From the boardroom to the sports ground, managers need to step back for creativity to thrive.
Italy's star players prevailed, but Roy Hodgson's young team made a splash in their first game.
Let’s take a minute to remember the perennial villains of the game.
In Sheffield, 96-year-old Tanya Schmoller will be cheering on Uruguay. After all, she attended the first ever World Cup finals, held in Uruguay in 1930.
Football is a supreme instrument of soft power and can unite people as little else can. But allegations of Fifa corruption have tarnished the image of the beautiful game. Can anything be done to save it?
Back then when critics pointed out that England had been overtaken by hungrier and more progressive teams, a stock reply was ready: “But we’re English and we’ve always done it this way.”
Tennis has not become ugly. It has got more beautiful. Professionalisation did not ruin its balletic strand; it deepened it. The ultimate athletes turned out to be lighter, leaner and more mobile.
Sport’s love affair with the myth of thwarted victory.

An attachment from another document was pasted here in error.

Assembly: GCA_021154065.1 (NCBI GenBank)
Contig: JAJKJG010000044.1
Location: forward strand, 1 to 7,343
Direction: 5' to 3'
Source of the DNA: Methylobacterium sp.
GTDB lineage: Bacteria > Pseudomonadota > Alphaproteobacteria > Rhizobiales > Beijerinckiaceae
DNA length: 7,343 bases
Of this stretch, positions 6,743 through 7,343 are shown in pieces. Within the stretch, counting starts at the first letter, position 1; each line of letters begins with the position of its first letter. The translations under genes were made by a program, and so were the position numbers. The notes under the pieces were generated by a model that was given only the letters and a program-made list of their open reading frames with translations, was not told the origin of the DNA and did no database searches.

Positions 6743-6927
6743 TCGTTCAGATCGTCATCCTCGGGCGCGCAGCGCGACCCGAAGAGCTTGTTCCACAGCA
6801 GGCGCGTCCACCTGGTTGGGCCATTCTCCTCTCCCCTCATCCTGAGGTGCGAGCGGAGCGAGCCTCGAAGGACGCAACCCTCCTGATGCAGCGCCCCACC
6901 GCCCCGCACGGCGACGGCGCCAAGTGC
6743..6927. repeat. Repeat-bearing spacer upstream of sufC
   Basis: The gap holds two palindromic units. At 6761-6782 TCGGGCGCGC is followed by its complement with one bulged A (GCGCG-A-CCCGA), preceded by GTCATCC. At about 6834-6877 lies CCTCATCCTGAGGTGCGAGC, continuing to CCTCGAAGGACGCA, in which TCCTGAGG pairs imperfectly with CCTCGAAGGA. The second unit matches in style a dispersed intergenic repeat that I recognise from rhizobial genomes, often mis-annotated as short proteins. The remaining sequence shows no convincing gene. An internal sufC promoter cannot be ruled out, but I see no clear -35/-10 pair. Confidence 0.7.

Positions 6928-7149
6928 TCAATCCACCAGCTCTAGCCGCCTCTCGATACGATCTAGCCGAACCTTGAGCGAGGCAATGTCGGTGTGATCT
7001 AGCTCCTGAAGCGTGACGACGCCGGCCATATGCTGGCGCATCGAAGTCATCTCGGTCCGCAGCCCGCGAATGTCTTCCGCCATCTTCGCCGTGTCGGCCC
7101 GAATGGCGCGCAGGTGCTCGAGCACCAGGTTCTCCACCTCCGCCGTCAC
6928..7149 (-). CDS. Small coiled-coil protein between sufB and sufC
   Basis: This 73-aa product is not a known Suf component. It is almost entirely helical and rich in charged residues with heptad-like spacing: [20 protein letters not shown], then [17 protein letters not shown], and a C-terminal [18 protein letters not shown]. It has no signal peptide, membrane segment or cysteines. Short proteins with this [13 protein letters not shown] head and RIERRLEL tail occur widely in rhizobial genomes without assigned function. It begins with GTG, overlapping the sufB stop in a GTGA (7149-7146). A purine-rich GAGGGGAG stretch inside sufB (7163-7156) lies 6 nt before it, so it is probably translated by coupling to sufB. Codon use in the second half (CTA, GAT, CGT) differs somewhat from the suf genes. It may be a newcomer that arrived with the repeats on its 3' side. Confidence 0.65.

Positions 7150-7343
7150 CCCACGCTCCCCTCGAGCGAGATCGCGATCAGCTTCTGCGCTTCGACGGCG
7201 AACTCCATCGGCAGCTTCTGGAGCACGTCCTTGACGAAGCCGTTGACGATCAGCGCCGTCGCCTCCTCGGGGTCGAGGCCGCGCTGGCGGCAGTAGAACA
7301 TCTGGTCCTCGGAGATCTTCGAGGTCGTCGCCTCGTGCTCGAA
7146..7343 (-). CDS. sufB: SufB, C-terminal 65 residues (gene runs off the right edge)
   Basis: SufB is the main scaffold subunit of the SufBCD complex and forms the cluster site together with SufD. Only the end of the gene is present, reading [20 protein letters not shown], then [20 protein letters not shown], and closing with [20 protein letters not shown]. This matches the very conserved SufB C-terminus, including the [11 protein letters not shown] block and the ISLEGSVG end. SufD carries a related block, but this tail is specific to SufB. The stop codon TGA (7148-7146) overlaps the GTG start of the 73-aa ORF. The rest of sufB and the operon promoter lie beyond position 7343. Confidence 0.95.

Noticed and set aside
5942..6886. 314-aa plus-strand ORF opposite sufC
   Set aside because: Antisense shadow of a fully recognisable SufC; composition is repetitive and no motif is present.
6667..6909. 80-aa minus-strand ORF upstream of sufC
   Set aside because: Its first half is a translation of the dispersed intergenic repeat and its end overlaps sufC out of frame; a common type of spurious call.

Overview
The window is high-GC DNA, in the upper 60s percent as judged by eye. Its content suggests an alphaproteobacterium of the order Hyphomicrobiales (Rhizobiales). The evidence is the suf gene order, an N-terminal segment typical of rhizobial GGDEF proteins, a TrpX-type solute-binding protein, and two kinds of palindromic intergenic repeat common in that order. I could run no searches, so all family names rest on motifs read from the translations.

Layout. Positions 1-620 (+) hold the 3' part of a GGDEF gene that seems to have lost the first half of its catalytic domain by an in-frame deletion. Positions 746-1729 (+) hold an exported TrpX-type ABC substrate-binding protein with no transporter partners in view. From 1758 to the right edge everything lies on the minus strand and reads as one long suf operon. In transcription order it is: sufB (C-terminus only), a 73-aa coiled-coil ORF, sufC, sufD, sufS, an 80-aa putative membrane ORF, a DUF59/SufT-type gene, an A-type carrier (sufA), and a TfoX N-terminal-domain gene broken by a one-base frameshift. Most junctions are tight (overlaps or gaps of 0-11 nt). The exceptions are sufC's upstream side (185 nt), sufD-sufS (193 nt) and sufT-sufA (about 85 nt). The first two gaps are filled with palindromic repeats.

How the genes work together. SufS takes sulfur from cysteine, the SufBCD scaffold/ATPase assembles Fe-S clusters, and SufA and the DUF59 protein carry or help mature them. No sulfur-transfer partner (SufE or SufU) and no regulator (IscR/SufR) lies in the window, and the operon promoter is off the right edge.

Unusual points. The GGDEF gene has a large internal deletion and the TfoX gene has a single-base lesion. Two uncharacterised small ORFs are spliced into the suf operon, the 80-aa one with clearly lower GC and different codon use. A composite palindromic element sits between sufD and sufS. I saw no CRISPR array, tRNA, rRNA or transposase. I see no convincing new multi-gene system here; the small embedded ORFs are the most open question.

Within sport, women athletes are finally gaining the professional recognition they deserve. Yet the media continues to assume that “the England team” is shorthand for “the men’s team”.
Gary Barlow’s been quietly ditched. The Monty Python members have mobilised. Lily Allen is ubiquitous. The late Rik Mayall takes his last stand. Here are the best and the rest of England’s options for its World Cup anthem.
Last month’s rush to exonerate the Premier League’s CEO, Richard Scudamore, who had been accused of sexism, was just another example of the game’s eagerness to sweep dirty linen under the carpet.
From Trump to Brexit, the world is changing fast - and we need intelligent, incisive journalism more than ever.
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